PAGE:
See an unloved 1986 Kawasaki GPZ1000RX take its first drive in decades
In the world of vintage and outdated motorcycles, machines generally fall into one of two broad categories. If you’re lucky (and willing to pay for that luck, usually), you can find a machine that’s been well-maintained throughout its life. You know, where the paint isn’t sun-faded, the clear windshield isn’t all scuffed and yellowed, the seat foam isn’t disintegrating, and any bodywork present isn’t about to fall apart if you look at her badly.
Then, of course, there’s the second category, which is filled with all the bright but moody baskets you’ve ever seen in your life. These are the bikes where you have convinced yourself that you can see their potential, if only you can fix or patch up all the gaping, rusty holes that stand between you and your completed project goals.
Money no objection, older bikes are obviously going to give you the least amount of headaches. Unfortunately for most of us, money is usually at least a kind of object. In the world of motorcycling, what we lack in money is usually made up for in passion – and for many of us, the attitude that if we don’t go into a project with certain skills already, we’re brave enough to understand them (or learn from someone else) along the way.
That said, if you’re the latter type of person and haven’t yet watched Fingerprints Workshop videos on YouTube, then you’re in for a treat. It’s the trials and tribulations of a guy named Ronald Finger, who sometimes gets his friends and loved ones to help him out, but mostly takes on massive work vehicle projects on his own. If you’re a Pontiac Fieros fan, this is probably the series it’s best known for on the internet. However, he also works on bikes—and has, in fact, been bringing a 1986 Kawasaki GPZ1000RX back to life for over a year now.
If you’re the type of person who gains some level of viewer satisfaction by seeing someone rescue a truly trashed piece of classic machinery, then you’ll want to watch this series from start to finish. Finger’s sense of humor, editing skills, problem-solving ways, and general attitude are both extremely relevant and satisfying to watch. It’s also fun to watch him tackle a vintage bike like this using new tools that a 1986-era mechanic couldn’t even have dreamed of, like 3D printing a tank support missing and hard to find.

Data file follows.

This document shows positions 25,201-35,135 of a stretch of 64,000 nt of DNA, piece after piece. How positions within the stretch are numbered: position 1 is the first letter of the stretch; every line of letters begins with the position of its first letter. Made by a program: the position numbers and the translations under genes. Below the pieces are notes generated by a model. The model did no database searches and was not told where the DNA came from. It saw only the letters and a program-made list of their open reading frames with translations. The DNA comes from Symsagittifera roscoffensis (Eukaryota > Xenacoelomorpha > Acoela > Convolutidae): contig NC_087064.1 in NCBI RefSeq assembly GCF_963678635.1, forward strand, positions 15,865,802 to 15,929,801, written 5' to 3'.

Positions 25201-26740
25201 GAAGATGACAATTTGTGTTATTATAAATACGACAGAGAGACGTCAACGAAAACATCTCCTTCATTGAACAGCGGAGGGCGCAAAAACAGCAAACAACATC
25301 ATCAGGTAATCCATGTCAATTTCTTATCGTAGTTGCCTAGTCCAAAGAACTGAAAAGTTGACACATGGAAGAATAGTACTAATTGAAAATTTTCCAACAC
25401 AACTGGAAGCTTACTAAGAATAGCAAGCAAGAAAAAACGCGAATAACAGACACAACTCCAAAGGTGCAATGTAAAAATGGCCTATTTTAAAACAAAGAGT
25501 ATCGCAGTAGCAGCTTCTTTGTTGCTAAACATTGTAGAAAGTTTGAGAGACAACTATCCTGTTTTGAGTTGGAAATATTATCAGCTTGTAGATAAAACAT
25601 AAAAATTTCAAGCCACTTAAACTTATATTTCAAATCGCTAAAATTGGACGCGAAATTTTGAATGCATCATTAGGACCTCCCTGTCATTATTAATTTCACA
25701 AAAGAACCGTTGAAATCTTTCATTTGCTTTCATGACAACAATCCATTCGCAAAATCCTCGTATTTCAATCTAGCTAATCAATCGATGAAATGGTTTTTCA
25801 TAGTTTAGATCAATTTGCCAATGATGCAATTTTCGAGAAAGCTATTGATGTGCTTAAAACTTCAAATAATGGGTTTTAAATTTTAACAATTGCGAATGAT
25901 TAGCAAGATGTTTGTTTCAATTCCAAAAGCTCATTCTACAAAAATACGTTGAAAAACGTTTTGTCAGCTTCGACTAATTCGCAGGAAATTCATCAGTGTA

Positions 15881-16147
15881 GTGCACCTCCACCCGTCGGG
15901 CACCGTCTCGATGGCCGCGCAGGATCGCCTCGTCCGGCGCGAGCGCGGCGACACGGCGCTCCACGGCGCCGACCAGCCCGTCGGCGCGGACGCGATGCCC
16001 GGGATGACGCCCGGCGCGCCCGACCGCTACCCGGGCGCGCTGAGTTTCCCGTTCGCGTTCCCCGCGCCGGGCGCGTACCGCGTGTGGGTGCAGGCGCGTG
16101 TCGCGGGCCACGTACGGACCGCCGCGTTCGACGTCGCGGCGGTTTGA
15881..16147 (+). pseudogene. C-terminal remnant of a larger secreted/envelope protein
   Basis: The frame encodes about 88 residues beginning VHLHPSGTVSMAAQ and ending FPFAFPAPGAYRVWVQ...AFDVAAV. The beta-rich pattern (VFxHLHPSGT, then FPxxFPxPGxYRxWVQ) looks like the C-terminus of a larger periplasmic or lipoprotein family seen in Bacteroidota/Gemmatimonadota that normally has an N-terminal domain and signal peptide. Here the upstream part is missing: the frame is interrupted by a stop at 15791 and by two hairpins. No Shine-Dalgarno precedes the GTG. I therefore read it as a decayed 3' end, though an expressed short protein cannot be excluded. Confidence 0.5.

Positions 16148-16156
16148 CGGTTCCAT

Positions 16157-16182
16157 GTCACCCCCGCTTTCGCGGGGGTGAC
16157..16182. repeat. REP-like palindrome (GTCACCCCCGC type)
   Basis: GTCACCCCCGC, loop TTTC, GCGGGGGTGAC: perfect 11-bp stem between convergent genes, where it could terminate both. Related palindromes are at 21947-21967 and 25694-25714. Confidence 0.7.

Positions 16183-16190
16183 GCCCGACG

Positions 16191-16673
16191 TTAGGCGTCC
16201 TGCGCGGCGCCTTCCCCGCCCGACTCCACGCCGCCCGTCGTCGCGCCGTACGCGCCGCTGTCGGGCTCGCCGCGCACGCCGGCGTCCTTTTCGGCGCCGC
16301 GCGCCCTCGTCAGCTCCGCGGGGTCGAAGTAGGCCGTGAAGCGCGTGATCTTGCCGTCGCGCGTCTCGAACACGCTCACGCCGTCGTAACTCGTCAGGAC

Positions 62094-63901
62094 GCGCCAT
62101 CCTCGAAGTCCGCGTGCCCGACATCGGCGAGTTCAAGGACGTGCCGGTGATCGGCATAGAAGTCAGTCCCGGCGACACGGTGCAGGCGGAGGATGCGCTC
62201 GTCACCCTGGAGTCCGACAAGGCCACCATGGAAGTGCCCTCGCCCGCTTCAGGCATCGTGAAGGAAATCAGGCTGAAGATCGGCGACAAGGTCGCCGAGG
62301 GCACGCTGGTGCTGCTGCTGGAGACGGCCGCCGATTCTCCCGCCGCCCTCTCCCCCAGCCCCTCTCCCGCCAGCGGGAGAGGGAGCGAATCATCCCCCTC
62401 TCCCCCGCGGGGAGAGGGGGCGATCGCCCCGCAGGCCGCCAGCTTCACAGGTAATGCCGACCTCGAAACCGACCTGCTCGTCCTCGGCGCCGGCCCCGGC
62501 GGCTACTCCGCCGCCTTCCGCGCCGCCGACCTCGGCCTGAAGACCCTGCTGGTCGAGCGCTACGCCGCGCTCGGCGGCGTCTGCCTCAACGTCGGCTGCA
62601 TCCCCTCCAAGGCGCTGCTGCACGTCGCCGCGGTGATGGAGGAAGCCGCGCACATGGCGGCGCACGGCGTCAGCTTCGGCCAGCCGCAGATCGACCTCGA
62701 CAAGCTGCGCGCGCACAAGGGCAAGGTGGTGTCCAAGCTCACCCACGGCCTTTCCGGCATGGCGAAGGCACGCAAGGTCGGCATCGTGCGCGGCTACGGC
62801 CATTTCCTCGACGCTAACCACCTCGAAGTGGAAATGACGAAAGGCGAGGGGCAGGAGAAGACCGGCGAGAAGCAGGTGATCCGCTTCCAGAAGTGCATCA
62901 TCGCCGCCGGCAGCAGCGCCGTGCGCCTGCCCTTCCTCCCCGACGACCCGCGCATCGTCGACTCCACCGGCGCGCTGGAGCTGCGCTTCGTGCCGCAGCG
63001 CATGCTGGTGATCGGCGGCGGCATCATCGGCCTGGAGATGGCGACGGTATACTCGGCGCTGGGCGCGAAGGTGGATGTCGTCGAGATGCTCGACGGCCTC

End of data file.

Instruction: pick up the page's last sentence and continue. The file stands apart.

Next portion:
This particular video features Finger’s first ride on his mechanically finished 1986 Kawasaki GPZ1000RX, although as he repeatedly points out, it’s far from aesthetically pleasing. Throughout the series, he mentioned that his intention was simply to make it usable and enjoy driving it, not to do a thorough and thorough cosmetic restoration.
However, at the end of this video, he seems to hint at possibly getting it ready for at least some basic painting. Right now he’s riding around with a primer gray tank on a mostly factory red bike. To be honest, I quite like the priming tank and how it contrasts with the red. It’s a decent bike, and while it’s not objectively beautiful to look at, the fact that it wouldn’t be roadworthy today without the work of a dedicated bike nut is significant and admirable. in itself.
Will we see more GPZ1000RX in the future? It certainly looks like we could do it, although since Finger has a life outside of YouTube, it might take a while. Still, we’ll be looking forward to him and any other bike projects he wants to share with the world.